## Instructions

Download hw09.zip. Inside the archive, you will find starter files for the questions in this homework, along with a copy of the OK autograder.

Readings: This homework relies on following references:

## Trees

Our `Tree` consists of an `value` and a list of its `branches`. To create a tree and access its root and branches, use the following constructor and selectors:

• Constructor

• `Tree(value, branches)`: creates a tree object with the given `root` and list of `branches`.
• `Tree(value)`: creates a tree object with no branches to make a leaf, similar to what we saw with linked lists.
• Selectors

• `tree.value`: returns the value of the root of the `tree`.
• `tree.branches`: returns the list of branches of the given `tree`.
• `tree.is_leaf()`: returns `True` if `tree`'s list of `branches` is empty, and `False` otherwise. Notice this is a function call

For example, the tree generated by

``````t = Tree(1, [Tree(2),
Tree(3, [Tree(4), Tree(5)]),
Tree(6, [Tree(7)])])``````

would look like this:

``````   1
/ | \
2  3  6
/ \  \
4   5  7``````

It may be easier to visualize this translation by formatting the code like this:

``````t = Tree(
1,
[
Tree(2),
Tree(3, [Tree(4), Tree(5)] ),
Tree(6, [Tree(7)] )
]
)``````

To extract the number `3` from this tree, which is the value of the root of its second branch, we would do this:

``t.branches[1].value``

Here is the implementation of the tree class, with the `__repr__` function giving you what you need to type to create a tree when you enter an instance of the tree into the interpreter, and the `__str__` function giving you a pretty version of a tree when you print it.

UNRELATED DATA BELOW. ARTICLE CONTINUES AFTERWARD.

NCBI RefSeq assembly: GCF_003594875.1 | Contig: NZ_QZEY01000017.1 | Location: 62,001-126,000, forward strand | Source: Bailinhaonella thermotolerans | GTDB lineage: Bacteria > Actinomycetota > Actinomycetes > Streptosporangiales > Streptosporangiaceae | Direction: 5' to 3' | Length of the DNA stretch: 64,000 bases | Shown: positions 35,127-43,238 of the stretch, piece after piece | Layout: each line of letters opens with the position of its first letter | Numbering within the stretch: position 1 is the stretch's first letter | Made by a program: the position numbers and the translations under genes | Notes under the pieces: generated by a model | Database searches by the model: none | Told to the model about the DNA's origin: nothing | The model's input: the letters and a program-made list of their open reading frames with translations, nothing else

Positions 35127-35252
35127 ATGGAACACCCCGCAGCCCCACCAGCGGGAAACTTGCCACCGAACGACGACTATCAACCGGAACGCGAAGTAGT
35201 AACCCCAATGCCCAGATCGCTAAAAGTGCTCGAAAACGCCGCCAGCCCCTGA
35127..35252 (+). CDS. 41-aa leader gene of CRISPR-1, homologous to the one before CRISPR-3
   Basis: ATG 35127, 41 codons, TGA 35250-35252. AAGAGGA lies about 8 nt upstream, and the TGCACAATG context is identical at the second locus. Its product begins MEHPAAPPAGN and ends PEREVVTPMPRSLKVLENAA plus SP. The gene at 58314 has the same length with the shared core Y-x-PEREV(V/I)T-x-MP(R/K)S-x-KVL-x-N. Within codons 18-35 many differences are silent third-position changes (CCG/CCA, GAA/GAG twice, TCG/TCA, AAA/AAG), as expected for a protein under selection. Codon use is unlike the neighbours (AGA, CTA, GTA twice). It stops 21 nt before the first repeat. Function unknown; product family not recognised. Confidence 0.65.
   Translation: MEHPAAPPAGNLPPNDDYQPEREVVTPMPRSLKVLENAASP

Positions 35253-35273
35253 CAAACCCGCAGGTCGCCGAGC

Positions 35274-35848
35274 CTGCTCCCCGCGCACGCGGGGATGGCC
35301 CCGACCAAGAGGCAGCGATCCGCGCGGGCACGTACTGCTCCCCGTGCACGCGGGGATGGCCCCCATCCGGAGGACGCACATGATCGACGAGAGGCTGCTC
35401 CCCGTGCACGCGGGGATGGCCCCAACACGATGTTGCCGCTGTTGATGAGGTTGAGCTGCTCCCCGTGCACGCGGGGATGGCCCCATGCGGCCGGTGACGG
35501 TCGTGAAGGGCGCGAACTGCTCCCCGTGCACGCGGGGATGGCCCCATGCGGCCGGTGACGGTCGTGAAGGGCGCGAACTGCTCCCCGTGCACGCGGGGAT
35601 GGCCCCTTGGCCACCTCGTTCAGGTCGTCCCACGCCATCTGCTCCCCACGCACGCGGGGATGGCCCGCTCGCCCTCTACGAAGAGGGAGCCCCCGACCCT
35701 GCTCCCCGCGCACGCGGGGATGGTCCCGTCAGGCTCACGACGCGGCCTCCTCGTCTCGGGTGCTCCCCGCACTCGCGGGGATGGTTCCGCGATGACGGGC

``````class Tree:
def __init__(self, value, branches=()):
self.value = value
for branch in branches:
assert isinstance(branch, Tree)
self.branches = list(branches)

def __repr__(self):
if self.branches:
branches_str = ', ' + repr(self.branches)
else:
branches_str = ''
return 'Tree({0}{1})'.format(self.value, branches_str)

def __str__(self):
def print_tree(t, indent=0):
tree_str = '  ' * indent + str(t.value) + "\n"
for b in t.branches:
tree_str += print_tree(b, indent + 1)
return tree_str
return print_tree(self).rstrip()

def is_leaf(self):
return not self.branches``````

### Question 1: Same Shape

Write a function `same_shape` that returns `True` if two `Tree`s have the same shape. Two trees have the same shape if they have the same number of children and each of their children have the same shape.

``````def same_shape(t1, t2):
"""Returns whether two Trees t1, t2 have the same shape. Two trees have the
same shape if they have the same number of branches and each of their
children have the same shape.

>>> t, s = Tree(1), Tree(3)
>>> same_shape(t, t)
True
>>> same_shape(t, s)
True
>>> t = Tree(1, [Tree(2), Tree(3)])
>>> same_shape(t, s)
False
>>> s = Tree(4, [Tree(7)])
>>> same_shape(t, s)
False
>>> s.branches.append(Tree(6)) # Add a new leaf to s to make it same shape as t
>>> same_shape(t, s)
True
>>> t1 = Tree(1, [Tree(2, [Tree(3), Tree(4)]), Tree(5)])
>>> t2 = Tree(6, [Tree(7), Tree(8, [Tree(9), Tree(10)])])
>>> same_shape(t1, t2)
False
>>> t1 = Tree(1, [Tree(2, [Tree(4), Tree(5)]), Tree(3)])
>>> t2 = Tree(9, [Tree(8, [Tree(6), Tree(7)]), Tree(10)])
>>> same_shape(t1, t2)
True
>>> t1 = Tree(1, [Tree(2, [Tree(4, [Tree(6)])]), Tree(3)])
>>> t2 = Tree(9, [Tree(8, [Tree(7, [Tree(5)])]), Tree(10)])
>>> same_shape(t1, t2)
True
"""

Use OK to test your code:

``python3 ok -q same_shape``

### Question 2: Cumulative Sum

Write a function `cumulative_sum` that returns a new `Tree`, where each value is the sum of all values in the corresponding subtree of the old `Tree`.

``````def cumulative_sum(t):
"""Return a new Tree, where each value is the sum of all values in the
corresponding subtree of t.

>>> t = Tree(1, [Tree(3, [Tree(5)]), Tree(7)])
>>> cumulative = cumulative_sum(t)
>>> t
Tree(1, [Tree(3, [Tree(5)]), Tree(7)])